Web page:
The Week’s best film, TV, book and live show on this weekend, with excerpts from the top reviews.
TELEVISION: McDonald and Dodds
Nicole Lampert for the Mail’s Weekend Magazine
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“We Brits have always loved our crime dramas and they often become huge hits around the world. McDonald And Dodds is Midsomer Murders meets Death In Paradise, with a bit of Miss Marple thrown in. It’s murder with the lightest of touches, in which no one seems to mourn the dead person. And while everyone is running around trying to work out whodunnit, there is the beautiful backdrop of the city of Bath to enjoy.”
Episode 1 airs Friday 28 February, 8pm on ITV
MOVIE: Dark Waters
Owen Gleiberman in Variety
“What does a rabble-rousing, fight-the-power, ripped-from-the-headlines corporate-conspiracy whistleblower drama look like in the Trump era? It looks like Todd Haynes’ ‘Dark Waters’ — which is to say, it looks very dark indeed. And also potent and gripping and necessary…Movies like ‘Dark Waters’ always deliver you to the same place, to that shining land where David defeats Goliath. But not this one — it’s a feel-good movie and a feel-disturbed movie at the same time. But that’s what’s haunting about it. Todd Haynes has made the first corporate thriller that’s a call to action because you’ll emerge from it feeling anything but safe.”
Released 28 February
BOOK: The Splendid and the Vile by Erik Larson
Candice Millard in The New York Times
“Through the remarkably skilful use of intimate diaries as well as public documents, some newly released, Larson has transformed the well-known record of 12 turbulent months, stretching from May of 1940 through May of 1941, into a book that is fresh, fast and deeply moving…The Blitz — its tense, terror-filled days, the horrors it inflicted — is palpable throughout this book, often by way of the kind of wrenching, carefully chosen facts that not only bring a story to life but also make a reader stop, look up and say to whoever happens to be nearby, ‘Listen to this.’”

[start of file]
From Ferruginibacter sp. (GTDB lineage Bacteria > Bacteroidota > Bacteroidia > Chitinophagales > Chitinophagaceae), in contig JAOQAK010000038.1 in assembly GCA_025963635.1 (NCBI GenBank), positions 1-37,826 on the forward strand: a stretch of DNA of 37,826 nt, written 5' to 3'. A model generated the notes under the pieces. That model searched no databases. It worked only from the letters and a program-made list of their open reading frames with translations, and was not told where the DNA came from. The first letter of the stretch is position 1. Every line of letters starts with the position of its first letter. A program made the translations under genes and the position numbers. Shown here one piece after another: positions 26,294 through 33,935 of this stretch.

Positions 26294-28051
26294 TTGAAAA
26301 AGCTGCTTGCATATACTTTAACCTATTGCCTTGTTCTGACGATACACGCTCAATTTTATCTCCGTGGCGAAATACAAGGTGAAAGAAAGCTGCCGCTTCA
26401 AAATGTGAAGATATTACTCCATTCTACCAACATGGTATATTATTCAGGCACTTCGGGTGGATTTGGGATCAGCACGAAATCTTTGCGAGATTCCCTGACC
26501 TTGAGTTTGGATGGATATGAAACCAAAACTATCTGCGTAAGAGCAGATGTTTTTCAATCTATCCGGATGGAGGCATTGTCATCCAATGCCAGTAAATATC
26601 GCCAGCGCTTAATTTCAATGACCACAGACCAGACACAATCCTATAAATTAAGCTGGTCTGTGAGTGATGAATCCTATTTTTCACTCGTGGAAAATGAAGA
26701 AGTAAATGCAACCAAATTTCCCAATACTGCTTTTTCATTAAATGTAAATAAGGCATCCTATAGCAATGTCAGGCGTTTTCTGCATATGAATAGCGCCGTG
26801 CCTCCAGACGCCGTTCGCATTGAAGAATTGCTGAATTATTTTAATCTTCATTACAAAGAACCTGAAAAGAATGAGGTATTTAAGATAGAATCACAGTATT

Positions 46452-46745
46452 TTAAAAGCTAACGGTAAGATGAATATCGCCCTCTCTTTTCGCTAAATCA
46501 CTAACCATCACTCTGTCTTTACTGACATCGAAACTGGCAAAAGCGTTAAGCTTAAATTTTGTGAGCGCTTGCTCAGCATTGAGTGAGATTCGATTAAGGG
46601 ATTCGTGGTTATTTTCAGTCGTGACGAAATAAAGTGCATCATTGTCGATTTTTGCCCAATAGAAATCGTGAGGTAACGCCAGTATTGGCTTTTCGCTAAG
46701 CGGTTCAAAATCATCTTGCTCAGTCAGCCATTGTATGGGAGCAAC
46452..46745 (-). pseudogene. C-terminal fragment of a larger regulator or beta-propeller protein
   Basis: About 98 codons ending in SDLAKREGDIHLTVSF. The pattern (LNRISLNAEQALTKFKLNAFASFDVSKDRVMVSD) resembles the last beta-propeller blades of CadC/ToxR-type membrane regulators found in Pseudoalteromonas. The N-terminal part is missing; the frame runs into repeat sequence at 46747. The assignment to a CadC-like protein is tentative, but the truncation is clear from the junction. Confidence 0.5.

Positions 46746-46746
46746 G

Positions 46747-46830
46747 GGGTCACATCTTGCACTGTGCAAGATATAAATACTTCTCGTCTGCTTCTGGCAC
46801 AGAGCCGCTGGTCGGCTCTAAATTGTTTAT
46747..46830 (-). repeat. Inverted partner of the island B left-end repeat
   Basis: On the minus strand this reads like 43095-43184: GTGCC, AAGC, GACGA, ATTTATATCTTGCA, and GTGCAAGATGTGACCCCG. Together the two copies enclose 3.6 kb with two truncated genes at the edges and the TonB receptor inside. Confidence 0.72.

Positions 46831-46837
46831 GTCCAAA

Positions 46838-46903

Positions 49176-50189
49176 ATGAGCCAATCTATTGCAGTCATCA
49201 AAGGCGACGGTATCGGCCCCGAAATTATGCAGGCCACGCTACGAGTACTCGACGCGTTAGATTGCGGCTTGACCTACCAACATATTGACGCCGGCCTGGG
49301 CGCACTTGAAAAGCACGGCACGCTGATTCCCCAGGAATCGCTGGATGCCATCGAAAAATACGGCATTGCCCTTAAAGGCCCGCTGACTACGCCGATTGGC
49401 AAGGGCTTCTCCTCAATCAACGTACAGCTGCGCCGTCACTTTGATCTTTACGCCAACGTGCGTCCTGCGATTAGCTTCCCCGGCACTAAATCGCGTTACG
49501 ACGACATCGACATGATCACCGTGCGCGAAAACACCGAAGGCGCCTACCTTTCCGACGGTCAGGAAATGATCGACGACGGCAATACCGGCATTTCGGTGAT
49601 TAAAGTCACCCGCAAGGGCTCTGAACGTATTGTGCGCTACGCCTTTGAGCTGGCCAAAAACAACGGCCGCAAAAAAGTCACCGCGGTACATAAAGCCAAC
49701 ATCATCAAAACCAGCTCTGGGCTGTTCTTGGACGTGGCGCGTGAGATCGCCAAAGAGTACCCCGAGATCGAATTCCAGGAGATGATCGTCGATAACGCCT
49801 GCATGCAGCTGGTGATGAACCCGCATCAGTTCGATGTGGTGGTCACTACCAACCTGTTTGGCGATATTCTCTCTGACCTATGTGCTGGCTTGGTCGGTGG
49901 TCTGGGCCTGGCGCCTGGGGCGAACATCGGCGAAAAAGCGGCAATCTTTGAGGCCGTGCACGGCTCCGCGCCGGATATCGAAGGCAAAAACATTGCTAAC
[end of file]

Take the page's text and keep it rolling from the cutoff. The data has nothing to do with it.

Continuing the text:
Published 25 February
STAGE: A Number
Dominic Cavendish in The Telegraph
“‘A number’ is the simple first line, spoken by a youngish man called Bernard, reeling from surprise information that he’s part of some batch of ‘copies’, quantity unspecified. “I don’t know what I think, I feel terrible,” he splutters, as his father – a man called Salter – offers a mixture of indignation (asserting that Bernard’s DNA must have been stolen) and evasion (which breeds fast-growing suspicions). Just as Salter’s story begins to unravel, so in a way does his boy – not his first offspring, it transpires, but a replica of an older child, initially posited as having died, along with his mother, but later revealed to be alive, estranged, and vengeful.”
At the Bridge Theatre, London until 14 March
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